Brookfield Infrastructure Partners and Kinder Morgan operate sizable infrastructure portfolios that generate gobs of reasonably resilient cash flow. That gives them the money to pay attractive dividends (Brookfield yields 4.5% while Kinder Morgan yields 7.3%) and invest in expansion projects to fuel future growth.

While those factors would make either company attractive to most income investors, many likely only want to own one, given their similarities. Here's what dividend seekers should consider when comparing these two options.  

Oil tankers at a storage terminal.

Image source: Getty Images.

Analyzing the dividend's sustainability

When investors buy a stock for its dividend, the payout must be on a sustainable foundation. With that in mind, here's a look at the current financial foundations of Brookfield Infrastructure and Kinder Morgan:


Credit Rating

% of Cash Flow Fee-Based or Regulated

2020 Dividend Payout Ratio

Brookfield Infrastructure Partners (BIP 3.35%) (BIPC 3.21%)




Kinder Morgan (KMI 3.46%)




Data source: Brookfield Infrastructure and Kinder Morgan.

As that table shows, both companies have solid investment-grade credit ratings, generate reasonably stable cash flow, and have conservative dividend payout ratios. The two companies also currently have lots of liquidity -- cash and borrowing capacity -- which gives them even more financial flexibility. Brookfield ended the first quarter with more than $3.3 billion of liquidity, while Kinder Morgan recently reported having $526 million of cash and $3.9 billion available on its credit facility. Because of that, both dividends are on solid ground. 

However, one factor worth pointing out is that there is some concern with Kinder Morgan's financials due to its focus on the volatile oil and gas market. The company expects its 2020 earnings to be about 10% below its initial budget. Because of that, its leverage ratio will fall from its original projection of 4.3 times debt to EBITDA to 4.7 times, which is above its 4.5 times target. That rising leverage forced the company to take some steps to preserve cash, including capping this year's dividend increase to 5% instead of the initially promised 25% boost.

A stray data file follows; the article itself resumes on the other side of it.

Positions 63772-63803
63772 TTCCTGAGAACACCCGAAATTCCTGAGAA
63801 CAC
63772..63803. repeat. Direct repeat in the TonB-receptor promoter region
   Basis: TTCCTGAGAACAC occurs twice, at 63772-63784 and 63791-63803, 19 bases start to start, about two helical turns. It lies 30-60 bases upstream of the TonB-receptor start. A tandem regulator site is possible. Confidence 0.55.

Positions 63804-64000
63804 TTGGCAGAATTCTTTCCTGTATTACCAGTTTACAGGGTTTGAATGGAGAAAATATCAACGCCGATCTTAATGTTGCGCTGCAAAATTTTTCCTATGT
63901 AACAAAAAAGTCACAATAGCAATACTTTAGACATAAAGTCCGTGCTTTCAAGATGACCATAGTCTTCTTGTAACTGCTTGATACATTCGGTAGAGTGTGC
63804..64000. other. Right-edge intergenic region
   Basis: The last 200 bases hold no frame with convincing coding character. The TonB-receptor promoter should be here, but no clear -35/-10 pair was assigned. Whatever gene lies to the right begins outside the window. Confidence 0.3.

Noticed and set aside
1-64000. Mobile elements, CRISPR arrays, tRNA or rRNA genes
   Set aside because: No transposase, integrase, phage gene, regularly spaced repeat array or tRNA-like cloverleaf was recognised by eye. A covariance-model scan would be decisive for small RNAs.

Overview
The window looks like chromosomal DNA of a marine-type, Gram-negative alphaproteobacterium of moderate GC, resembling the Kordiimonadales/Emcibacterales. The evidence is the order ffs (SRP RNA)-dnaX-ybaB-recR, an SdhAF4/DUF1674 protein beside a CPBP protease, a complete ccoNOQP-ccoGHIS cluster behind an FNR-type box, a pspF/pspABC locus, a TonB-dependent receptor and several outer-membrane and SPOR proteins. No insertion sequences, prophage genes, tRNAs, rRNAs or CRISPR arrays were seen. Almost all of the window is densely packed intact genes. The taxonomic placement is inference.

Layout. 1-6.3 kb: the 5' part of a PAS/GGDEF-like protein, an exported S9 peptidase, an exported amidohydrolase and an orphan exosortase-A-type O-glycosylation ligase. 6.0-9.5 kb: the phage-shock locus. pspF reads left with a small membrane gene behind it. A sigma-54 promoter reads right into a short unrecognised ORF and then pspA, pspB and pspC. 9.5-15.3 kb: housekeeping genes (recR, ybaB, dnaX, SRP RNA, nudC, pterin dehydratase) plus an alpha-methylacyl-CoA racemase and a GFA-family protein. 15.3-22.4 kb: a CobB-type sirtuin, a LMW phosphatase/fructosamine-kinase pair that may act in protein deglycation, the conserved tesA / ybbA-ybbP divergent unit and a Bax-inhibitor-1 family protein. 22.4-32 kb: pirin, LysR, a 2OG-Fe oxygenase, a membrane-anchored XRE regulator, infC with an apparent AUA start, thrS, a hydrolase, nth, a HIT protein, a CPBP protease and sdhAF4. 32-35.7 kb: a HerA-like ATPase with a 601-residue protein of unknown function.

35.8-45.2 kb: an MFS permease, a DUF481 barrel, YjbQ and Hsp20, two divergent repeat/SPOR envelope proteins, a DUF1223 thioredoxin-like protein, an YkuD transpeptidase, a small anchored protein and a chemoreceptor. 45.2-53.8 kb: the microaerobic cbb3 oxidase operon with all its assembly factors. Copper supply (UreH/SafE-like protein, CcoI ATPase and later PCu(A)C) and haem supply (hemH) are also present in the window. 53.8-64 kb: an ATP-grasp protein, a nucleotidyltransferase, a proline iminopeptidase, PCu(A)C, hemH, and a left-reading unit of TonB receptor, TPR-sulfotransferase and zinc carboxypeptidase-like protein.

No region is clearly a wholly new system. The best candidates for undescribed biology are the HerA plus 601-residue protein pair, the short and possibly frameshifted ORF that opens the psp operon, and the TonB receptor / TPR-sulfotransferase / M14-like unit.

What the future holds for these dividends

While Kinder Morgan didn't fully deliver on its long-promised dividend level this year, it remains committed to eventually hitting that target. It currently plans to reevaluate the payout in early 2021, when it could make the final push.

What's not clear is what the future holds for Kinder Morgan's dividend beyond next year. This year's plunge in oil and gas prices will likely stunt production growth in North America, lessening the need for new energy-related infrastructure. Because of that, Kinder Morgan might not find enough expansion projects to keep growing. While the company expects to invest roughly $1.75 billion on growth projects this year, that's well below the $2.4 billion it initially planned and its $2 billion to $3 billion annual target range. With only about $2.9 billion of remaining capital projects in its backlog, the company is running low on fuel to grow its earnings and dividend.

Brookfield Infrastructure operates a much more diversified infrastructure portfolio -- including utilities and energy, transportation, and data infrastructure -- which has largely insulated it from this year's energy downturn. Because of that, the company was able to increase its dividend by 7%, right in the middle of its long-term target range to deliver 5% to 9% annual growth. Powering that dividend growth projection is a trio of organic growth drivers (inflation-linked escalators on its contracts, volume growth, and expansion projects), which should expand its cash flow by 6% to 9% per year. In addition to that, Brookfield uses its strong balance sheet and asset sales to make accretive acquisitions. It has closed several deals over the past couple of years, which, when combined with organic growth, have boosted its annualized earnings run rate by 25% over the past two years. Although one recent acquisition fell through, it has several more in various stages. These deals could give Brookfield the fuel to grow its payout at or above the high end of its target range in the coming years. 

More power could fuel higher returns

Kinder Morgan currently offers dividend investors an enticing yield that could be even higher next year if it delivers the final dose of its promised dividend increases. However, it's not clear how much fuel it will have to continue growing the payout in the future. Because of that, its stock could underperform Brookfield Infrastructure, which has plenty of power to keep pushing its dividend higher. That potential for a greater total return makes Brookfield's stock look like a more attractive buy right now.